County officials seek to proceed with construction of the Soapstone Connector, a major road extension between Sunrise Valley Drive and Sunset Hills Road, amid concerns the path of the half-mile extension would disturb potentially historically significant buildings on Association Drive.
On Sept. 25, the Fairfax County Board of Supervisors voted to support the county’s proposed route for $169 million project because buildings on Association Drive are not likely eligible a historical designation on the national register. The board’s approval responds formally to a Virginia Department of Historic Resources letter that urged the county work with the Fairfax County Architectural Review Board (ARB) to determine if the buildings on Association are historically significant.
Earlier this year, the ARB raised concerns that the 1916 Association Drive and ten office buildings on Association Drive could be eligible for National Register of Historic Places as a historic district. The county’s environmental assessment of the property did not concur with the ARB’s analysis.
Construction of the connector, which will create a new crossing over the Dulles Corridor, is not anticipated to begin until after 2023.
Tom Biesiadny, director of the county’s transportation department, said the county was ready to pitch its proposed route in January when concerns about the historical significance of the buildings arose. After direction from state officials, the department consulted with boards, agencies, property owners and developers to determine how to proceed. Two historic studies commissioned by architectural historians offered conflicting opinions on the historical significance of the buildings, which served educational associations.
If the state’s historic resources department determines the proposed route of the Soapstone Connector impacts historic resources on the site, county officials will need to mull additional alternates to avoid disturbing any historic resources. But county officials hinted the overall discussion on the impact of possibly historically significant buildings was largely moot because the entire office park is slated for potential redevelopment as a mixed-use project. Reston’s comprehensive plan was amended in 2014 to allow high-density development in the area and property owners have long expressed eagerness to proceed with redevelopment.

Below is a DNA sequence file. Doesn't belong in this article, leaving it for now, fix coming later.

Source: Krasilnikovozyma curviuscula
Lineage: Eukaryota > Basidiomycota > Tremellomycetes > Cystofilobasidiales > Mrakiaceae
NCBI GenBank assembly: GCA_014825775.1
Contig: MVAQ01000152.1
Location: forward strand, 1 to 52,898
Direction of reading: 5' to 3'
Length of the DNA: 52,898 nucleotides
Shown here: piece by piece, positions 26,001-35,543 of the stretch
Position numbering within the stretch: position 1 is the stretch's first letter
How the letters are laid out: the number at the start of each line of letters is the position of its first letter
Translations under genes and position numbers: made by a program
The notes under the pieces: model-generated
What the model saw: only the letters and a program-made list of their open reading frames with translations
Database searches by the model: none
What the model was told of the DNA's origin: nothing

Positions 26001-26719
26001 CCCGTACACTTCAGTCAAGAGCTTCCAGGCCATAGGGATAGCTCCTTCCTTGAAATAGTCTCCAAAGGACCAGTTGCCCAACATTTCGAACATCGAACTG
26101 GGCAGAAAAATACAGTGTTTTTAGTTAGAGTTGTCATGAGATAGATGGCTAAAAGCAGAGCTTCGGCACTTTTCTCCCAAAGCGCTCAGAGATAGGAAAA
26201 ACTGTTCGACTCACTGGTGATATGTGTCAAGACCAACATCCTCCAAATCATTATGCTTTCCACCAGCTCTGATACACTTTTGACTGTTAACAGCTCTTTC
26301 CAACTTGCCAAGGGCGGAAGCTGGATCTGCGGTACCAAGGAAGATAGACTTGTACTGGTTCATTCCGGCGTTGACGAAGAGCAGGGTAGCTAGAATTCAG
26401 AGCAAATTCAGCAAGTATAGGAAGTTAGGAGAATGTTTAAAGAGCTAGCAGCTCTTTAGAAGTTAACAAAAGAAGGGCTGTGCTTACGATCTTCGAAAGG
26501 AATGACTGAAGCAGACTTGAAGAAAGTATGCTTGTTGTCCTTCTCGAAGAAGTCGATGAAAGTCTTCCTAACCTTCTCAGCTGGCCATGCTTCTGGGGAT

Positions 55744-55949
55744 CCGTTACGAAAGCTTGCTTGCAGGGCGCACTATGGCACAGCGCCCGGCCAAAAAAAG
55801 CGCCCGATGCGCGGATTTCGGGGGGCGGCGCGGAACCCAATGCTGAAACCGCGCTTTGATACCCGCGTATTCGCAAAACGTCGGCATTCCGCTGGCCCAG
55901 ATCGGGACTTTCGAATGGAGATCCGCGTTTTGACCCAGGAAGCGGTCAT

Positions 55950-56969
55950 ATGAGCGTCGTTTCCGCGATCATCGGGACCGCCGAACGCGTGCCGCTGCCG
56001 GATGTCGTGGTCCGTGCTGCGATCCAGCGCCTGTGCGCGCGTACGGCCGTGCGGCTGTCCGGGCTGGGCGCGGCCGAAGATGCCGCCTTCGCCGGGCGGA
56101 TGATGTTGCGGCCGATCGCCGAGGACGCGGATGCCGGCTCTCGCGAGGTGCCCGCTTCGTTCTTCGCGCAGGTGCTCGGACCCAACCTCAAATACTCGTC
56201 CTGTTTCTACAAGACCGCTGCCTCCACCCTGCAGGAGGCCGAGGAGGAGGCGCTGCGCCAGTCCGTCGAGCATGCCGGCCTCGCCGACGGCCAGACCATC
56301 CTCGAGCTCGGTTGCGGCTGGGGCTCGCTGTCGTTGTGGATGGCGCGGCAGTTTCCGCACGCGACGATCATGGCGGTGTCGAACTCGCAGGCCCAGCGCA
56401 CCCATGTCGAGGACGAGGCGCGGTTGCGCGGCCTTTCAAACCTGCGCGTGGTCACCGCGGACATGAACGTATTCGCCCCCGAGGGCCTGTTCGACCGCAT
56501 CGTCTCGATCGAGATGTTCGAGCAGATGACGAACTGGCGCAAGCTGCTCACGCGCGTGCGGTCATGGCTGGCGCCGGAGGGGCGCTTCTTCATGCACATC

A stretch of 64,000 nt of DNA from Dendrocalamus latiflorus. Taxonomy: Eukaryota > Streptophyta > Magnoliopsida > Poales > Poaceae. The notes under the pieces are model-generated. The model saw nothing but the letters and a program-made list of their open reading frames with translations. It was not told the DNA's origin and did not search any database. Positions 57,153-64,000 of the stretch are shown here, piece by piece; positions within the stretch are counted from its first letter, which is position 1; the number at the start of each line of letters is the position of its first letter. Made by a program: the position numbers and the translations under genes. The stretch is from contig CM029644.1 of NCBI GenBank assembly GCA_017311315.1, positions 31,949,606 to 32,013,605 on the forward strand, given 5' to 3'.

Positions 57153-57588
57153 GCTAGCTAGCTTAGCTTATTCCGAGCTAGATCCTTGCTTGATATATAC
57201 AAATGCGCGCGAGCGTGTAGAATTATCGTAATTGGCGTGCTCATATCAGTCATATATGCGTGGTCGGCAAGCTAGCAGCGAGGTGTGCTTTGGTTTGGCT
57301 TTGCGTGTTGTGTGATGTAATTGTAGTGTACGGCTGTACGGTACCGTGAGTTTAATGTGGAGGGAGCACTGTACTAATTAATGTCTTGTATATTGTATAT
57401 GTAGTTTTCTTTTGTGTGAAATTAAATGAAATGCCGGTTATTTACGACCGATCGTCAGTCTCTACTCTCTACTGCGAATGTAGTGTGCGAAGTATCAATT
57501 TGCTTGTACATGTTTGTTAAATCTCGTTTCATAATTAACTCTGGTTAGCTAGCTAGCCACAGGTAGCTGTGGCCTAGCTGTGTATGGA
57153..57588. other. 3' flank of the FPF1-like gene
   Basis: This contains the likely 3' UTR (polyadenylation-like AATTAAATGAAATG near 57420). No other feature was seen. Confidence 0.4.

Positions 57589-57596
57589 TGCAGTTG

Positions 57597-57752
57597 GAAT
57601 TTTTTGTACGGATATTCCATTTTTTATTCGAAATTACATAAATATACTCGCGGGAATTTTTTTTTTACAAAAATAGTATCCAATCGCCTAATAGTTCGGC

“I think you’re looking at an uphill climb to preserve this area as a district,” said Frank Selden, director of the Fairfax County’s Department of Planning and Zoning.
Biesiadny also said the future road connection would run through the building on 1904 Association Drive, which is not likely of historical significance. The building that is likely historically significant is 1916 Association Drive and lies on the opposite side of where the connector would run through.
The board indicated overall support of the project, which it formally approved several years ago. Hunter Mill District Supervisor Cathy Hudgins said the connector was desperately needed to manage traffic generated by additional redevelopment and development.
“This would be an additional north-south crossing of which we have two that are already congested and [are] desperately in need of an alternative,” Hudgins said. She also suggested the county and the developer could acknowledge the historical significance of the buildings through other means.
An attempt to defer the vote to the board’s next meeting failed.
“This is not something that hasn’t been vetted and worked through,” said Fairfax County Board of Supervisors Chairwoman Sharon Bulova.
Although the state transportation department is procuring a consultant to design the Soapstone Connector, design work cannot begin unless state officials are aware of the final road alignment.
Photo via handout/Fairfax County Government
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